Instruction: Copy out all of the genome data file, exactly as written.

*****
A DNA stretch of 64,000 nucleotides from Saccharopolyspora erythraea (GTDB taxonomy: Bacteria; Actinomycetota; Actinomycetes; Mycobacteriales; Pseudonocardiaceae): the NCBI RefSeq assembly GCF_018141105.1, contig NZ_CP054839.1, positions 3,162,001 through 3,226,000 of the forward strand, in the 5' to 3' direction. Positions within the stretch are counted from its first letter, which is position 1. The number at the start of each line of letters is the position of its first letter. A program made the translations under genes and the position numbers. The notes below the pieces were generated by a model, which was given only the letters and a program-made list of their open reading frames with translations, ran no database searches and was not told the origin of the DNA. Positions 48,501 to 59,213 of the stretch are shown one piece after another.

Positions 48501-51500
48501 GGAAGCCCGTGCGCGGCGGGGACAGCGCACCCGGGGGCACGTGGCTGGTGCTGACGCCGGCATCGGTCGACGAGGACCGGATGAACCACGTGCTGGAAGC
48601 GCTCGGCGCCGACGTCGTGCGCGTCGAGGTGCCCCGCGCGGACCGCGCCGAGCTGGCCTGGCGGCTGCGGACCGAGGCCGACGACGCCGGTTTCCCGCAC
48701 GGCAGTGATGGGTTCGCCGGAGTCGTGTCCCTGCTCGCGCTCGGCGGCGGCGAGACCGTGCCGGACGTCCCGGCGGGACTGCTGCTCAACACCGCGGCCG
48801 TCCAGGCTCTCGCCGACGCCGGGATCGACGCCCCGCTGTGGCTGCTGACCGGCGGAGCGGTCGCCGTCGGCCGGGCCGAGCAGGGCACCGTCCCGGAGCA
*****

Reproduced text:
A DNA stretch of 64,000 nucleotides from Saccharopolyspora erythraea (GTDB taxonomy: Bacteria; Actinomycetota; Actinomycetes; Mycobacteriales; Pseudonocardiaceae): the NCBI RefSeq assembly GCF_018141105.1, contig NZ_CP054839.1, positions 3,162,001 through 3,226,000 of the forward strand, in the 5' to 3' direction. Positions within the stretch are counted from its first letter, which is position 1. The number at the start of each line of letters is the position of its first letter. A program made the translations under genes and the position numbers. The notes below the pieces were generated by a model, which was given only the letters and a program-made list of their open reading frames with translations, ran no database searches and was not told the origin of the DNA. Positions 48,501 to 59,213 of the stretch are shown one piece after another.

Positions 48501-51500
48501 GGAAGCCCGTGCGCGGCGGGGACAGCGCACCCGGGGGCACGTGGCTGGTGCTGACGCCGGCATCGGTCGACGAGGACCGGATGAACCACGTGCTGGAAGC
48601 GCTCGGCGCCGACGTCGTGCGCGTCGAGGTGCCCCGCGCGGACCGCGCCGAGCTGGCCTGGCGGCTGCGGACCGAGGCCGACGACGCCGGTTTCCCGCAC
48701 GGCAGTGATGGGTTCGCCGGAGTCGTGTCCCTGCTCGCGCTCGGCGGCGGCGAGACCGTGCCGGACGTCCCGGCGGGACTGCTGCTCAACACCGCGGCCG
48801 TCCAGGCTCTCGCCGACGCCGGGATCGACGCCCCGCTGTGGCTGCTGACCGGCGGAGCGGTCGCCGTCGGCCGGGCCGAGCAGGGCACCGTCCCGGAGCA